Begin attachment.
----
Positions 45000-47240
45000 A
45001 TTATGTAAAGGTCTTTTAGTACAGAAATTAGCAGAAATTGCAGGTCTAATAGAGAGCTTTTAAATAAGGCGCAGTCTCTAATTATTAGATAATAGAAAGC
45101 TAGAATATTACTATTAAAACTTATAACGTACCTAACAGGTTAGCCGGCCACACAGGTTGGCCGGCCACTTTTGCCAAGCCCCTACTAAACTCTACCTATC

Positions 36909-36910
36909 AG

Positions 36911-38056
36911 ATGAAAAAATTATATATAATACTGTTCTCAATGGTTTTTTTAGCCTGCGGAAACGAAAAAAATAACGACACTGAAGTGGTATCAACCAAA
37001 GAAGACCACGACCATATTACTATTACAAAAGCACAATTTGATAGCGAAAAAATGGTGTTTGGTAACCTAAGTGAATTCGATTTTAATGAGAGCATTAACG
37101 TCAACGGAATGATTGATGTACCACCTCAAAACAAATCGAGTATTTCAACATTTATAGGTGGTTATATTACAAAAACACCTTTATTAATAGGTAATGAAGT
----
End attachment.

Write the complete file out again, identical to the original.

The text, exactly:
Positions 45000-47240
45000 A
45001 TTATGTAAAGGTCTTTTAGTACAGAAATTAGCAGAAATTGCAGGTCTAATAGAGAGCTTTTAAATAAGGCGCAGTCTCTAATTATTAGATAATAGAAAGC
45101 TAGAATATTACTATTAAAACTTATAACGTACCTAACAGGTTAGCCGGCCACACAGGTTGGCCGGCCACTTTTGCCAAGCCCCTACTAAACTCTACCTATC

Positions 36909-36910
36909 AG

Positions 36911-38056
36911 ATGAAAAAATTATATATAATACTGTTCTCAATGGTTTTTTTAGCCTGCGGAAACGAAAAAAATAACGACACTGAAGTGGTATCAACCAAA
37001 GAAGACCACGACCATATTACTATTACAAAAGCACAATTTGATAGCGAAAAAATGGTGTTTGGTAACCTAAGTGAATTCGATTTTAATGAGAGCATTAACG
37101 TCAACGGAATGATTGATGTACCACCTCAAAACAAATCGAGTATTTCAACATTTATAGGTGGTTATATTACAAAAACACCTTTATTAATAGGTAATGAAGT